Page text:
But they are so lovely! 

( Games and puzzles atFunschoolKaboose,andA Kid's Heart. More information on the history of eggs and Easter found here. )


Frozen Hyacinth

Will these lovely blooms get killed right off in the freezes predicted for the next two nights???

Without a doubt. And that's how spring rolls, isn't it!  
Autumn is kinder.  Fall is my real friend, not spring!


GUEST Mom Among Men

One of the goals for the Mom Among Men thread of this blog is to build community and lend a platform to other Moms Among Men.  Sharing the wisdom as we raise our men - that's a worthy deed, right there! In looking for other moms in my 'position', I found Carol Moxley's blog, She Lives, and a post that seems just right to share in a Mom Among Men installment! Carol is giving advice to mom who is expecting her first son soon.  She advises to raise boys backwards!  Click here to read Carol's funny (and wise!) post on raising sons to men - enjoy!


Ever Feel Like a Freak?

You know what?  Sometimes I feel like a freak.  Different than everyone else around me.  Various reasons.  Mostly this is rooted in some pretty ugly self-pity. "Poor, poor, nobody else can understand me!" - something along those lines...yuk! Yeah, I  know, but I do indulge every now and then in a good pity party! But sometimes its for real, OK? Homeschooling for example - as the only home-educating family on both sides of our extended family - ever, we are ... freakish! Then, as a homeschooling family sending their teens out to PUBLIC high school, we are freaks within our own freakdom! My son, the first out to the local high school, he totally gets the freak feeling. It was actually overwhelming for him at times in this, his second year out of the home school. "I'm tired of being different than everybody else!" Yeesh - I remember that myself, but I was raised in public schools, so what he is experiencing must be excruciating! We have wondered if we're making the right choices in the education path that we've followed for our sons, due to these struggles. Is it right to make him go someplace where he's the "freak" every day? Is this too much to bear? Is it a necessary trial?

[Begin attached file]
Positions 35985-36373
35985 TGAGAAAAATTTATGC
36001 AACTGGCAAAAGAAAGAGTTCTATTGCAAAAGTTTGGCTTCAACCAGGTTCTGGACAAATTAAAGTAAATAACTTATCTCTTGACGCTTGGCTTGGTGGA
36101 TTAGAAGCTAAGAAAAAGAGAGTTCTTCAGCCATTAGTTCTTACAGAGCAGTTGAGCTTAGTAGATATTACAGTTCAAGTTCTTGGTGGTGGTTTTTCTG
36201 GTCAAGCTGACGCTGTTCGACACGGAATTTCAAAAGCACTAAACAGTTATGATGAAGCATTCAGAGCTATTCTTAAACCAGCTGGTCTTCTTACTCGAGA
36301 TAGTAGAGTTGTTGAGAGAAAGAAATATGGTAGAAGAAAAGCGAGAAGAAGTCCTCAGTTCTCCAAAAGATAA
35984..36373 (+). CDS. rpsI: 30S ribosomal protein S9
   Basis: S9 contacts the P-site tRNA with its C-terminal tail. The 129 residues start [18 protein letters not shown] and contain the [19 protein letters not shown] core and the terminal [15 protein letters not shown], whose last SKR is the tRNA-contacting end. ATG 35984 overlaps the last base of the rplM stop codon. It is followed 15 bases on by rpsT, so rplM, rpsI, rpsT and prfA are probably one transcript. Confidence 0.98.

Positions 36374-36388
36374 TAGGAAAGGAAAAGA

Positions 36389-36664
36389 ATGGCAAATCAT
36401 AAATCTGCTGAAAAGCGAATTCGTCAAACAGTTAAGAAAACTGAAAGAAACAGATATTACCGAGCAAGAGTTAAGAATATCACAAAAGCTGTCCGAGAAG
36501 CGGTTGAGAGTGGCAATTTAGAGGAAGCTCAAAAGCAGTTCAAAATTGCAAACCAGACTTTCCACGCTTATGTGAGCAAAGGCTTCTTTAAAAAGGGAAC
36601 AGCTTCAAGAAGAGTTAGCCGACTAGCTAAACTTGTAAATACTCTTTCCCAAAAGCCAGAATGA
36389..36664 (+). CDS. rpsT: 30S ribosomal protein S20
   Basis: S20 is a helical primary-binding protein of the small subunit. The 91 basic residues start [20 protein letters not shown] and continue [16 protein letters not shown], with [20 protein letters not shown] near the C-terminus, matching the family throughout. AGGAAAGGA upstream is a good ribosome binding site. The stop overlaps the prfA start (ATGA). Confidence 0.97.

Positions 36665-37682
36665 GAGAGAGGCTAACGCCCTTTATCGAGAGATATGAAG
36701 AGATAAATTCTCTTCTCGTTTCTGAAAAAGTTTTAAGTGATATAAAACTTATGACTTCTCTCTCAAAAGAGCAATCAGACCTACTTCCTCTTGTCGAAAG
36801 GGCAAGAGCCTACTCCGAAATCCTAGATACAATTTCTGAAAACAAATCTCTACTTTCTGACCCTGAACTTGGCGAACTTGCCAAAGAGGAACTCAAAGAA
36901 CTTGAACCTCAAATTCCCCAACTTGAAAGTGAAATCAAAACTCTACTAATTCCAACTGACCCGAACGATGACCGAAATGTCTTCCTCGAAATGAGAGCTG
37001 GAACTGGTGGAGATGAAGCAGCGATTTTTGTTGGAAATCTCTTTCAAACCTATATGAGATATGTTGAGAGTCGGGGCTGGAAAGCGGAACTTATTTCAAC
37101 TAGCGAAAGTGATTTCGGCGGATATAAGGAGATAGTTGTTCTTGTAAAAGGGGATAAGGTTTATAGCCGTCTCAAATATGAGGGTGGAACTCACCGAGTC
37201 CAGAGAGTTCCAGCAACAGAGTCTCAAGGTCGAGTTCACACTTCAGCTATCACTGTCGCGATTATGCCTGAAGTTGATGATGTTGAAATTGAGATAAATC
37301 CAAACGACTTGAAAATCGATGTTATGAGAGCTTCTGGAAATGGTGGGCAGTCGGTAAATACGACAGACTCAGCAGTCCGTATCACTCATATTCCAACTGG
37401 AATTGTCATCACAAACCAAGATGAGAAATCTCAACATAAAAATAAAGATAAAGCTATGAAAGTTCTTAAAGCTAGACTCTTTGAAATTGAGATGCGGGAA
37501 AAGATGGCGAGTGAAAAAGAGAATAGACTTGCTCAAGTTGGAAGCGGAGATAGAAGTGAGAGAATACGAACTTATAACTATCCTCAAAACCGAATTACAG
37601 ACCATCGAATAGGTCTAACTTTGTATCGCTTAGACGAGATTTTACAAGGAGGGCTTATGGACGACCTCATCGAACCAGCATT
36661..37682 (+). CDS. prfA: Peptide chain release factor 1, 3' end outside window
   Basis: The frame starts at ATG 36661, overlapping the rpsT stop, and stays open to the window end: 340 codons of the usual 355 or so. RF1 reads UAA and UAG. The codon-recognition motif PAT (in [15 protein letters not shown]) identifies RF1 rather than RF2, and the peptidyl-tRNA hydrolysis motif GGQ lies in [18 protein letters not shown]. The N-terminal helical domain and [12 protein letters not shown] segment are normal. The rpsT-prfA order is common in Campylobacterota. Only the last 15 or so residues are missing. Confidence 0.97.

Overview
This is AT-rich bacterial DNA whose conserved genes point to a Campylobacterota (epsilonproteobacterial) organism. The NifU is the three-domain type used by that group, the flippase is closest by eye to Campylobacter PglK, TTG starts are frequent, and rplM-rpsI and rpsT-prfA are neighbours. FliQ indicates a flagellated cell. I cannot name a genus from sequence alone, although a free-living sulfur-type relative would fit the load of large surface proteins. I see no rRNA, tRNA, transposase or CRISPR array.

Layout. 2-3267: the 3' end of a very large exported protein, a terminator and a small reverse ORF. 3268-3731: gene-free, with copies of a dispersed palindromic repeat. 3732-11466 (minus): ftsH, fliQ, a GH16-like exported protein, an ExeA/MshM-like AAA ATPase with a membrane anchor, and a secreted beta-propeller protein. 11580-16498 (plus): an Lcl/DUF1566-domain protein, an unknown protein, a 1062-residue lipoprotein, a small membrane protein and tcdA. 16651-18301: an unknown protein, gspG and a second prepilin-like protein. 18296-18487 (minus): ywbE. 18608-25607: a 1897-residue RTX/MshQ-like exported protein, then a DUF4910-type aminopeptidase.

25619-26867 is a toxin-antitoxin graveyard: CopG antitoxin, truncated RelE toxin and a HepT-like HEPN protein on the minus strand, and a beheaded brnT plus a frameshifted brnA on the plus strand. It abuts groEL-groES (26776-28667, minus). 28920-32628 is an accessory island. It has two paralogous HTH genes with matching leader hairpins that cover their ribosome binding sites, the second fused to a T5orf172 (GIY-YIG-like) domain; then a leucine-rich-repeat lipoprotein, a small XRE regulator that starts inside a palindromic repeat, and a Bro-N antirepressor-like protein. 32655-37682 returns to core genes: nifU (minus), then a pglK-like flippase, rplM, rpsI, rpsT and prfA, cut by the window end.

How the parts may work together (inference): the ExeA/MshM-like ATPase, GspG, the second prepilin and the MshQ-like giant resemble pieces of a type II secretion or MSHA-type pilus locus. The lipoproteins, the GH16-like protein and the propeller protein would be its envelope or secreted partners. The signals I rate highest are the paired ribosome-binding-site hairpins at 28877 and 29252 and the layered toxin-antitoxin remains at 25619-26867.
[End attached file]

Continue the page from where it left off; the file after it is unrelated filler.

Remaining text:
It is a necessary trial! At some point, all of us must leave our soft, warm nests, and get out in the big uncomfortable world. I don't know about you, but I don't have a fuzzy-glow view of the state of society right now. Basically, it's evil.  YES, there are good people out there - points of light, if you will, but mostly, it's just evil. If you doubt, read the newspapers. Consult a school counselor. Ask a cop. We must bear the burden of being different, freaks, and we must teach our sons and daughters to be willing to do so as well when they're ready. Instead of swearing a green cloud under stress, they must be able to handle difficulties with determination. Instead of leering at a beautiful girl, they must be respectful in their gaze and ready to protect. Instead of stepping on others to get ahead, they must be willing to lend a helping hand. And so on.  

Freaks - We're trying to set a really freaky example and encourage them to leap into Freakhood themselves!  

Friends, this world is not your home, so don't make yourselves cozy in it. Don't indulge your ego at the expense of your soul. Live an exemplary life among the natives so that your actions will refute their prejudices. Then they'll be won over to God's side and be there to join in the celebration when he arrives.

1 Peter 2:11 (The Message)

(The photo above is the Middle Son, who knew how to take full advantage of the dress-up box, even in the heat of summer.)